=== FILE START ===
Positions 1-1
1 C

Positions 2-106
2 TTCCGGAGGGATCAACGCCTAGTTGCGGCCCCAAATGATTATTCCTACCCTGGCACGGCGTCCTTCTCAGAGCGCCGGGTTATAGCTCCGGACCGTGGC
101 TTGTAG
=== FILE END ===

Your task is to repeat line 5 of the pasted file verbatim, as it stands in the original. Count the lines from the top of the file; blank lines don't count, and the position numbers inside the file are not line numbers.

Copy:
101 TTGTAG